The photograph above was taken by my son's roommate, whose family lives just outside of the town where they attend college, and in whose home my son has been a welcome guest during the school year. I appreciate this family folding my son in. They are lovely people, who opened their doors to us, too, inviting us to dinner while we were in town to pack up our son and our niece from their sophomore and junior years respectively. My son's friend's mother told me at one point how similar our boys are, separated at birth, she joked, and then she said with sincerity, "I cannot tell you how much we have come to love this kid." I was so touched. And just a teeny bit jealous because they get to see his life during his long months away from us. Indeed his Facebook status on the day after he completed his sophomore years was, "What a great start to the summer. Slept for hours on Brian's couch. Woke up to find the dogs staring me in the face."
Apparently, he has formed a special relationship with the family's two dogs. There was much joking about how much they were going to miss him over the summer, and would he promise to Skype. Growing up, my children always begged for a dog, but never managed to convince us that a small New York City apartment already crammed with four people and numerous family members coming through was a good place to raise an animal. My husband and I both grew up with dogs, and they had the free rein of a yard. Confining them in an apartment didn't appeal to either of us. But watching my son with his friend's dogs, I couldn't help wondering if he might have been less stressed as a child, if his personality structure would have been wired a little looser had he been able to play as he does with those two dogs.
My son is somewhat irritable with me, as if he would rather be back at school, not having to deal with his mother and her unspoken wishes and demands. This is a trying-not-to-cry post, and I realize there is always the possibility that I am wrestling with internal chemistry and not reality. Still. We arrived in town and our son grudgingly left his friends to come and greet us, and then went right back to wherever the party was happening. I did understand. I remembered when my parents would come to town when I was in college. It felt like I was leaving my real life behind, stepping out of the flow of it to go and spend time with them at my Aunt Winnie's house. I couldn't wait to get back to my friends, to whatever aimless scene we might have been involved in. That was where the real connection lay, the real surge of electricity that made me feel alive. I wanted our son to pretend to be a little happier to see us, though. I felt a little hurt by his can't-wait-to-be-away-from-here demeanor at dinner the first night.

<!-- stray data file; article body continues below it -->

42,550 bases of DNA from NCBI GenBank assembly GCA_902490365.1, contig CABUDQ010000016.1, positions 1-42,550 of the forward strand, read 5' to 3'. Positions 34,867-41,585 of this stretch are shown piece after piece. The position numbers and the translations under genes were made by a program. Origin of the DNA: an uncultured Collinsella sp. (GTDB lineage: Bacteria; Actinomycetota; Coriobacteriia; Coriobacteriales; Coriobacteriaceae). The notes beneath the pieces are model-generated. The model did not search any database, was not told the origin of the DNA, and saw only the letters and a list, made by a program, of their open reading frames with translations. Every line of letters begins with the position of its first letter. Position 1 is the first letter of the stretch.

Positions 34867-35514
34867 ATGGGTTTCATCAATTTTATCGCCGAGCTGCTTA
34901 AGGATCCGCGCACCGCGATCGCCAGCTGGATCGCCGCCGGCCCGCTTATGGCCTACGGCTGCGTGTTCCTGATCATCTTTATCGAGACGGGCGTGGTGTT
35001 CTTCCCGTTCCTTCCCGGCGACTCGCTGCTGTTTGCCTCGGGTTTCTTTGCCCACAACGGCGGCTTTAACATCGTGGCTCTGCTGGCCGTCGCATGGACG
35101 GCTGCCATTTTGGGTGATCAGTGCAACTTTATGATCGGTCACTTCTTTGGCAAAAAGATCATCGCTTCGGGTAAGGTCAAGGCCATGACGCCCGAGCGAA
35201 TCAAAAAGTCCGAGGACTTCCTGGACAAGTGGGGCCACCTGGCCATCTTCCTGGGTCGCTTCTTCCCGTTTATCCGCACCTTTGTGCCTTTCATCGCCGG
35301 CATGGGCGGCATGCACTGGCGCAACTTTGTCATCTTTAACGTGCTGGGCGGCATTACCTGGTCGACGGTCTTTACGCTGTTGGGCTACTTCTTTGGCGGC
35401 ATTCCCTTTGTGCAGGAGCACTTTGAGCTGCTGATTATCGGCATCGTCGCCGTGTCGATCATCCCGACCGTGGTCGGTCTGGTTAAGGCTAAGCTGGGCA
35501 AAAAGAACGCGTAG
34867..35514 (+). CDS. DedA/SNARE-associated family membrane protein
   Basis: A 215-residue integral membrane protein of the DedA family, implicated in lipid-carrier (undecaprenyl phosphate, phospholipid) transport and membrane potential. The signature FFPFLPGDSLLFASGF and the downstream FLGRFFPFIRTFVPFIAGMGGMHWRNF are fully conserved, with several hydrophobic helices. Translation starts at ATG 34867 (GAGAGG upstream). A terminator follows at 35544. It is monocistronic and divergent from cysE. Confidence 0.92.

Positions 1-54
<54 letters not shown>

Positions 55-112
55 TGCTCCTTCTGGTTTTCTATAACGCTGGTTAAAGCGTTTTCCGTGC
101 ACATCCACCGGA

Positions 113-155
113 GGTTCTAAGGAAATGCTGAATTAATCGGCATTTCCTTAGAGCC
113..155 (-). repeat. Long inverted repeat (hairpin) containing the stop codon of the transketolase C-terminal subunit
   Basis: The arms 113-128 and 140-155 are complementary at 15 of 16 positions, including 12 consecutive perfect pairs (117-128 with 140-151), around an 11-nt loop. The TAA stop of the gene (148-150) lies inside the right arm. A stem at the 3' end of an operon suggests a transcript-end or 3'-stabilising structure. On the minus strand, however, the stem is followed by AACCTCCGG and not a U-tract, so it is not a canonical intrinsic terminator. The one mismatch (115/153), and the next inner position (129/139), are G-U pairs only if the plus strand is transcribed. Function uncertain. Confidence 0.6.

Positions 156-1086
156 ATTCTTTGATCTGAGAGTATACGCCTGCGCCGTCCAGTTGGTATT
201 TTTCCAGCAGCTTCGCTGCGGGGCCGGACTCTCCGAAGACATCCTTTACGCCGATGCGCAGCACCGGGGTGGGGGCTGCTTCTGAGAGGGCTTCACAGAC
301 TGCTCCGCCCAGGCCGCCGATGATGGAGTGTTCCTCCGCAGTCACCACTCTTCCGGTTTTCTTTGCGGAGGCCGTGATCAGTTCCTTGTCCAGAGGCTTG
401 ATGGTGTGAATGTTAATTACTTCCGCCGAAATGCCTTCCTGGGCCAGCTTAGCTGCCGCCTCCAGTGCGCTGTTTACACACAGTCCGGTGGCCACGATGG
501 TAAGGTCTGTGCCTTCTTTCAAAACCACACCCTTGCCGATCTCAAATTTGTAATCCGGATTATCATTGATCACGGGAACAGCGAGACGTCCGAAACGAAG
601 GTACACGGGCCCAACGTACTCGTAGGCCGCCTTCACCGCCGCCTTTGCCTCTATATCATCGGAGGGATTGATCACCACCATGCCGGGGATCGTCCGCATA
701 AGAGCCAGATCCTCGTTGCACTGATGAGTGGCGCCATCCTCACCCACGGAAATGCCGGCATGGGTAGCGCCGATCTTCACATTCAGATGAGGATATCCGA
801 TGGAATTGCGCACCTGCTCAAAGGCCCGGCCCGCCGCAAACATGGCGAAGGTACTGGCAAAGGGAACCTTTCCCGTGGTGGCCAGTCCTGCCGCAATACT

We took all the college kids to a very nice Tuscan restaurant in town. I could see our son was itching to be done with the parental obligation so he could get back to the real proceedings. I know. I get it. Really, I just wanted him to be in the moment, to be with us while he was with us. As my niece was, and as his best friend from high school who goes to college in the same town also managed to be. I guess what worried me more is he seemed to be brooding about something. Or maybe we're just too similar. His dad does a much better job of letting him be. He doesn't take in his prickly moments. He takes him as he is. I am trying to do the same.
I missed all of the packing and storing of belongings because my husband covered that front, making multiple trips back and forth to the storage locker while my daughter and I were doing a college tour. The morning we left to drive back to New York, my son's mood lightened a bit. It was as if he was now ready to reenter the family unit, to reconnect. We stopped to got road trip supplies first.
Then we piled into our jeep that was stuffed to the gills with student paraphernalia. Our son drove while the girls watched a movie on my niece's laptop.
After the movie my niece went to sleep and my daughter turned to assigned homework, having missed two days of school. I looked across at one point and saw she had made a big "Holy Shit!" note in the margin of the play she was reading, Ruined by Lynn Nottage. (That is for Ms. Moon, who worried about teenage girls reading profane language on her blog. Put your heart at rest, Ms. Moon.) Once home, my son and my niece immediately took up their just-back-from-college positions on the couches while my daughter and I watched the taped finale of Survivor before she turned to homework in earnest.
It is good to see their familiar sprawl across the furniture. It is good to close my door at night and know that all my babies are inside and safe. Never mind the moodiness of this post. This is my life and no matter how it ebbs and flows, no matter how my brain and heart chemistry can wreck the moments, all of it is pretty damn splendid. Yes, there is a fist in my chest sometimes. But even then I am filled with so much love for these people I think I might burst. Welcome home, my loves.